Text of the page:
10. American-Style Chinese Food
Strip mall Chinese restaurants are seen as a scourge in America – a symbol of cheap, unhealthy urban blight that adds more to the waistline than the neighborhood. It’s a different story in European countries like Portugal where Chinese restaurants tend to be a little more authentic and a little bit pricier. They’re great when we’re looking for a gourmet experience but not so ideal when we want to veg out on the couch with a box of General Tso’s.
We didn’t truly appreciate chicken with broccoli lunch specials until we couldn’t easily find them in Lisbon. Egg rolls? They’re not quite the same. Hot and sour soup? It’s here but the iconic soup is usually more sour than spicy.
That being said, Lisbon has a large Chinese community and we have plenty of Asian grocery stores near our apartment where we can buy Chili Crisp, Shaoxing wine and oyster sauce. After building an Asian pantry during the pandemic, we can now can cook Chinese dishes like Hunan Chicken and Yangzhou Fried Rice at home.
What We Eat In Portugal When We Crave American-Style Chinese Food
We stir-fry in our Lisbon apartment at least three times a week.
11. Southern Fried Chicken
Nobody fries chicken better than cooks in the American South. Willie Mae’s Scotch House serves some of our favorite fried chicken in New Orleans, however, we also love eating hot chicken in Nashville where the fiery fried chicken variation was invented.
We’ve found decent fried chicken at just one spot in Lisbon so far. Maybe that’s a good thing since fried chicken is a bit of a belly buster.
What We Eat In Portugal When We Crave Fried Chicken
Lisbon food favorite frango assado (roast chicken) satisfies our chicken cravings. It’s delicious!
12. Chili Powder
We have no problem finding hot sauce and peppers in Lisbon since the Portuguese, unlike the French, enjoy spicy food. However, while piri-piri and Indian chilies are readily available in the Iberian country, generic chili powder is difficult to find.
We’re not talking about spicy cayenne pepper powder. We’re talking about the kind of smoky chili powder used to make chili con carne and Cincinnati chili. Out of desperation, we made our own chili powder with three different dried Mexican chilis at home. Daryl’s nose was clogged for days afterward. It wasn’t a pleasant process.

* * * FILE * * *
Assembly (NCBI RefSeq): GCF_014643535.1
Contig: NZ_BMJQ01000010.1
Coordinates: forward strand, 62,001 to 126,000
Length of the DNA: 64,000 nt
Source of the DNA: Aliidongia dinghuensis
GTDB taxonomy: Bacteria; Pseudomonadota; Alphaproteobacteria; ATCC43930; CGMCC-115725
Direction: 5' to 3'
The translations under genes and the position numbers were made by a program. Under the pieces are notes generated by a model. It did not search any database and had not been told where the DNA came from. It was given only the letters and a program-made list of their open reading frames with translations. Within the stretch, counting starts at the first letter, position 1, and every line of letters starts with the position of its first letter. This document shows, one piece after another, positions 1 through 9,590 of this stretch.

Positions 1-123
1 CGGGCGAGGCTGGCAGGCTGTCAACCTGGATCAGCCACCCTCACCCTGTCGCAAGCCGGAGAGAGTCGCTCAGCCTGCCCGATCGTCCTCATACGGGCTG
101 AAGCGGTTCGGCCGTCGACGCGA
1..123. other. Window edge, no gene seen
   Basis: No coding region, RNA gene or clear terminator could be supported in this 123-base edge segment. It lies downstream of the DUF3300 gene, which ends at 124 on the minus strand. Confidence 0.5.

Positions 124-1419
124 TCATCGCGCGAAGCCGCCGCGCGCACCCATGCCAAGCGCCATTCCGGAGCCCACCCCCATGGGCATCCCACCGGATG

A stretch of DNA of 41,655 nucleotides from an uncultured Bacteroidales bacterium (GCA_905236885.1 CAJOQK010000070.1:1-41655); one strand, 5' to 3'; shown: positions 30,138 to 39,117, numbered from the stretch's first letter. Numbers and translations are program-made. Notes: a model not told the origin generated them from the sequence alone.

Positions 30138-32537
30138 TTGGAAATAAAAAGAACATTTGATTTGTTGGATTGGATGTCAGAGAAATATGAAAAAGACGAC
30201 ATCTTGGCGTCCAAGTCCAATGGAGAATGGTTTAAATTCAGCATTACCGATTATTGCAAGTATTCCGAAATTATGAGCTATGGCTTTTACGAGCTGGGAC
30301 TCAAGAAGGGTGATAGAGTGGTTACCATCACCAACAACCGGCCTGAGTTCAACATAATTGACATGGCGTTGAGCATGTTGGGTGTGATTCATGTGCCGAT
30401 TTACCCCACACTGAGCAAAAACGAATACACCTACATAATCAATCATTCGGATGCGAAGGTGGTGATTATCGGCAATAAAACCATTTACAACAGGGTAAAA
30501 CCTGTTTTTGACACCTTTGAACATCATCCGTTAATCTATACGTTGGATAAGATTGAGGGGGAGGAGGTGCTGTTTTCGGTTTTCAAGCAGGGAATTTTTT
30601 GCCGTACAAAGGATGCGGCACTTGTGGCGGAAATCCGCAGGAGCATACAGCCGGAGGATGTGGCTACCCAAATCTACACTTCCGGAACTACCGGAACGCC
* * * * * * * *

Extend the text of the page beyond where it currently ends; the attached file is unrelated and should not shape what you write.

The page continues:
What We Use In Portugal When We Need Chili Powder
After buying a trio of peppers from a local Mexican distributor, we made chili powder at home during the pandemic. Another option is to ask a close relative or friend to buy a jar and bring it in his or her suitcase. We’re not saying we did this but it’s an option.
13. Honeycrisp Apples
Although Honeycrisp apples were genetically created before we were born, we didn’t discover the American apple varietal until we were adults. Making up for lost time, we ate as many as possible each autumn when we lived in Philadelphia. We even had a favorite Honeycrisp apple vendor, notable for his bald head and surly personality, who brought crisp, sweet apples from an Adams County farm near Gettysburg to our local market each Sunday.
Sadly, Honeycrisp apples don’t grow in Portugal. Happily, Portuguese farmers in Alcobaça grow wonderful Fuji, Pink Lady and Royal Gala apple varietals that we can easily find at local Lisbon markets. We’ve tasted them all and have deemed the sweet, crisp, oblong Fuji varietal to be our favorite apple in Portugal.
What We Eat In Portugal When We Crave Honey Crisp Apples
While the Honeycrisp is still our favorite apple, we’re perfectly content to munch on apples grown in Portugal’s Alcobaça.
14. Pancakes Smothered In Maple Syrup
There’s something special about eating a stack of three pancakes smothered in maple syrup. Primarily produced in Vermont and Quebec, real deal maple syrup takes pancakes, as well as waffles and french toast, to the next level. Adding a pat of butter is like putting a bow on top of an edible gift.
Since real maple syrup isn’t super easy to find in Portugal and comes at a premium, we understand why many of the best Lisbon brunch spots are stingy with the sugary elixir. However, we haven’t figured out why many put syrup inside the pancakes as opposed to on top of the stack where it belongs. It’s a mystery that we continue to investigate one plate at a time.
What We Eat In Portugal When We Crave Pancakes Smothered in Maple Syrup
We can easily find pancakes at Lisbon brunch spots but often need to request extra maple syrup. Our taste buds are worth the extra cost.
15. Froot Loops